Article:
I hope that one day in the near future, the standard of accessible public toilets in Malaysia can be on par with those in Japan and Korea in terms of practicality in design, maintenance and cleanliness. Disabled people should not have to worry if the toilets at places we go to are usable. It would certainly make our time out more enjoyable.

Read more: http://www.theborneopost.com/2015/10/25/toilet-tales/#ixzz3uN5RNj4E

Lessons from heartbreaks – Breaking Barriers – The Borneo Post – 18 October, 2015

Lessons from heartbreaks
October 18, 2015, Sunday Peter Tan, mail@petertan.com

DISABILITY is hard on relationships. No matter how much optimism there was in the beginning, sooner or later it would wear thin. Promises to love each other till the end of time become meaningless. When one side loses hope of a bright future together, a breakup is only a matter of time.

Tribulations like this are no stranger to me. While spinal cord injury broke me physically, the women I gave my heart to broke me emotionally. Between the two, emotional pain was more difficult to bear. It gnawed at the very core of my being and left me drained of the will to do anything, even to live.

I had just gone steady with a girl for a couple of months when I became severely paralysed. After I was discharged from the hospital, we spent most of our time together at home. Those were our dates. My immobility made going out difficult, if not impossible at that time. We carried on like that for three years despite her parents’ objections.

She was a young woman. Her life was just beginning. It must have been tough on her to have a boyfriend who could not take her out for a movie or a stroll at the beach. I was neither in a position to offer financial nor emotional security to her. The future with me looked bleak.

Cracks in the relationship began to appear when it became apparent I would never recover. The signs were obvious. We quarrelled often. Unpleasant words were exchanged. Conversations over the telephone always ended up with the handset being slammed down. I clung on tightly even then.

“If she left,” I reasoned, “no other woman would want me any more.”

The spats culminated to the day she told me straight to the face, “You’re a toad dreaming of eating swan meat.” This is a Chinese euphemism for an ugly man wishing to marry a pretty girl.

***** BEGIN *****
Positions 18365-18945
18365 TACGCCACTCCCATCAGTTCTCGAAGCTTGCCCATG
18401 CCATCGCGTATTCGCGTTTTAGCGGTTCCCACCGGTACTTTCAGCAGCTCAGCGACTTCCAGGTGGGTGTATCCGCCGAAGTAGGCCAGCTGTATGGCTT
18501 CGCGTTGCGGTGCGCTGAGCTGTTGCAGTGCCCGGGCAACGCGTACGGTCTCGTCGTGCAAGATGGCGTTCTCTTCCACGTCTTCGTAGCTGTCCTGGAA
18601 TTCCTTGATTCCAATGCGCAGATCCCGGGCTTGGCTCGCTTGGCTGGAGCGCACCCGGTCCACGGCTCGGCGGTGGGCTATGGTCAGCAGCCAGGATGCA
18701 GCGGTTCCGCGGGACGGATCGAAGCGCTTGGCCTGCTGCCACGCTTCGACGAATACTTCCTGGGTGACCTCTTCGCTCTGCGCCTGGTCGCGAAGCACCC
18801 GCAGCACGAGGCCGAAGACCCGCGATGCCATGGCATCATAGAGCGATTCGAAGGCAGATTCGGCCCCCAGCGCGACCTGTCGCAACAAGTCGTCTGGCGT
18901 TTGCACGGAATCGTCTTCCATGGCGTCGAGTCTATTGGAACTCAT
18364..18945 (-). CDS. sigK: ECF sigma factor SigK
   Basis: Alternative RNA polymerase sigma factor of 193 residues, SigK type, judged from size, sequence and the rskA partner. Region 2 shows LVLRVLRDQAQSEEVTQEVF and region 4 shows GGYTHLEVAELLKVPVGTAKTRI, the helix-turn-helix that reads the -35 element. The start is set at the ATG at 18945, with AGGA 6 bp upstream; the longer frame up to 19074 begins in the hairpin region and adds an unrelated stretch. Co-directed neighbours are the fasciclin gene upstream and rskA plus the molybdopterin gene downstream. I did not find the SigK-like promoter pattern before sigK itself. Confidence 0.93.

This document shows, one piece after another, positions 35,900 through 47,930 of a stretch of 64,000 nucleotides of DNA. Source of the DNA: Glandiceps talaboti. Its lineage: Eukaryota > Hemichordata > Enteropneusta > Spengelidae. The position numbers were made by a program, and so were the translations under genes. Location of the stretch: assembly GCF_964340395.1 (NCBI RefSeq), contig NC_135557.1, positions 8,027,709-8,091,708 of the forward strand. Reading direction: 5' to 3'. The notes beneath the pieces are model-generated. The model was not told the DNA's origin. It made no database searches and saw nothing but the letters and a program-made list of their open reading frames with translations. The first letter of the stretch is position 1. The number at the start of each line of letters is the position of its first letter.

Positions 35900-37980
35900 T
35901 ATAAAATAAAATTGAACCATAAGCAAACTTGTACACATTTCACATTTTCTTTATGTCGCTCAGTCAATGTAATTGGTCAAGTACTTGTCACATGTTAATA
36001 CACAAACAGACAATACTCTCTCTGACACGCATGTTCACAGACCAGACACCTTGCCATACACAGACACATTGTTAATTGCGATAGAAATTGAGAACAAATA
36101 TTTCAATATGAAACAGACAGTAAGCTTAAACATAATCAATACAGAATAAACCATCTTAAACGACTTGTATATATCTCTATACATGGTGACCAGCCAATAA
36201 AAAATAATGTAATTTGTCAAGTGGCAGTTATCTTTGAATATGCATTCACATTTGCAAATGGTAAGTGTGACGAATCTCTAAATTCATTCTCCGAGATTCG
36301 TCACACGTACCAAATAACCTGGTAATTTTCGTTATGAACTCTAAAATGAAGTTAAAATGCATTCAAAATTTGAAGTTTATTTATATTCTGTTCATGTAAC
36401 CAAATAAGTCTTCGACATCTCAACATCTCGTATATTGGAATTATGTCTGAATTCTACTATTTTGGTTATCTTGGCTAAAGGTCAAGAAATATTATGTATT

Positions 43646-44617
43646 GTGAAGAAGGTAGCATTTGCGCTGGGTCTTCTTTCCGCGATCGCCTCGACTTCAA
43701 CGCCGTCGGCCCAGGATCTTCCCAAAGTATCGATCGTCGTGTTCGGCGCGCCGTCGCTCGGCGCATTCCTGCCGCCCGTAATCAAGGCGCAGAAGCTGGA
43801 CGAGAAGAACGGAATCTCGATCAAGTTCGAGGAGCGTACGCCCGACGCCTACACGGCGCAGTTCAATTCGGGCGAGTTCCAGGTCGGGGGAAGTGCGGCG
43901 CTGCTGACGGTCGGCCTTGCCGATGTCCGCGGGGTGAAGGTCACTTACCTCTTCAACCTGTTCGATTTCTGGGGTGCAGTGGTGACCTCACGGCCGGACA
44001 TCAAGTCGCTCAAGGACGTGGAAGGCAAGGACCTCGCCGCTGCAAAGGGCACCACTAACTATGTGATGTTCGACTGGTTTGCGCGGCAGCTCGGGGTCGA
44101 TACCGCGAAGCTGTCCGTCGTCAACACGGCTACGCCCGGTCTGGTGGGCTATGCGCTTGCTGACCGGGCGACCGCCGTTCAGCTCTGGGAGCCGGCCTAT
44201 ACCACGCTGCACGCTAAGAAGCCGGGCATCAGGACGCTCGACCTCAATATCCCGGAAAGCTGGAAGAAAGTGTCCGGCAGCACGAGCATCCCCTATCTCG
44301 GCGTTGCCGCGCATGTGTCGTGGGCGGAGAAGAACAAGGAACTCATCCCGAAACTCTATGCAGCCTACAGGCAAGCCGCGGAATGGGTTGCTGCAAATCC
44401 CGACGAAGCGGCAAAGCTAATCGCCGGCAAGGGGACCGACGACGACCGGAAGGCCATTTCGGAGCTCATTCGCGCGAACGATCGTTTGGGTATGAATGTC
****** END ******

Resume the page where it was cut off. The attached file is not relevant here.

“I don’t want to regret in the future,” she added, and walked out.

There was nothing I could do to save the relationship. She was resolute. The breakup hit me hard. It is true that the first cut is the deepest. I fell into depression and became withdrawn. The insides of my chest hurt each time I breathed. I felt empty and despondent. Hopelessness overwhelmed me.

I ate little and barely slept. My complexion turned sallow. I became thinner and thinner by the day. My parents did everything they could to cheer me up but I was determined to wallow in self-pity. They were so worried for me to the extent they got our family doctor to come check on me.

“If you continue starving yourself, I’ll have to admit you into the ward and put you on drip,” Dr Shanti warned. I gave her a dry smile and nodded when she made me agree to start eating again. I may not have had the appetite to eat but the thought of having to stay in the hospital was even more unpalatable.

Jenny, my physiotherapist, also dropped by to find out why I had missed several sessions with her. The look on my face and the monosyllabic responses told her as much.

“Nobody is worth dying for,” she told me.

Those words resonated in my mind. It made sense. No one is so important for me to give up my life for. She went on to make me realise I was not only hurting myself but the people around me as well. It was only then I saw how immature I was when it came to matters of the heart. As I recovered from that episode, I was mentally prepared for a life of singlehood believing that no other woman would find my condition desirable.

Hope springs eternal nonetheless. I told myself that if ever I got involved again, it would be because of love and not because I was desperate for a companion, and that she must be able to accept me – impairments, warts and all.

As fate would have it, I went into a relationship again shortly after that. We were good friends and had dated on and off before my accident. She came into it with full realisation of my limitations and what she was getting herself into.

Like other couples, we had our ups and downs too. Half of the 12 years we were together were spent apart because she was working overseas. I gave it my all anyway. Ultimately, the distance, lengthy periods of separation and temptations of the foreign land tore us apart.

Naturally, I was sad, having invested so much time and heart into it but I knew better than to allow depression to take over like the last time. In a way, I was also glad we finally got it over with. The feelings had long been gone. I know she tried to make it work but being with a disabled person, especially one with severe impairments, takes more than love and courage. It requires perseverance and great physical effort to support me in performing my daily activities. These are traits not many people can keep at in the long run.

Heartbreaks may be painful but they are not the end of the world. I survived twice. What didn’t kill me made me stronger. I never fully recovered from them but with each occurrence I learnt to love better and deeper. I also learnt there are people out there who are able to look beyond physical attributes and love the person for who he is inside regardless.

To be in love is a beautiful experience irrespective of the outcome. Lord Alfred Tennyson said it succinctly when he wrote, “Tis better to have loved and lost than never to have loved at all.” I am glad I didn’t let the painful experiences dissuade me because my true love and I found each other in the end.

Read more: http://www.theborneopost.com/2015/10/18/lessons-from-heartbreaks/#ixzz3uN50IPXz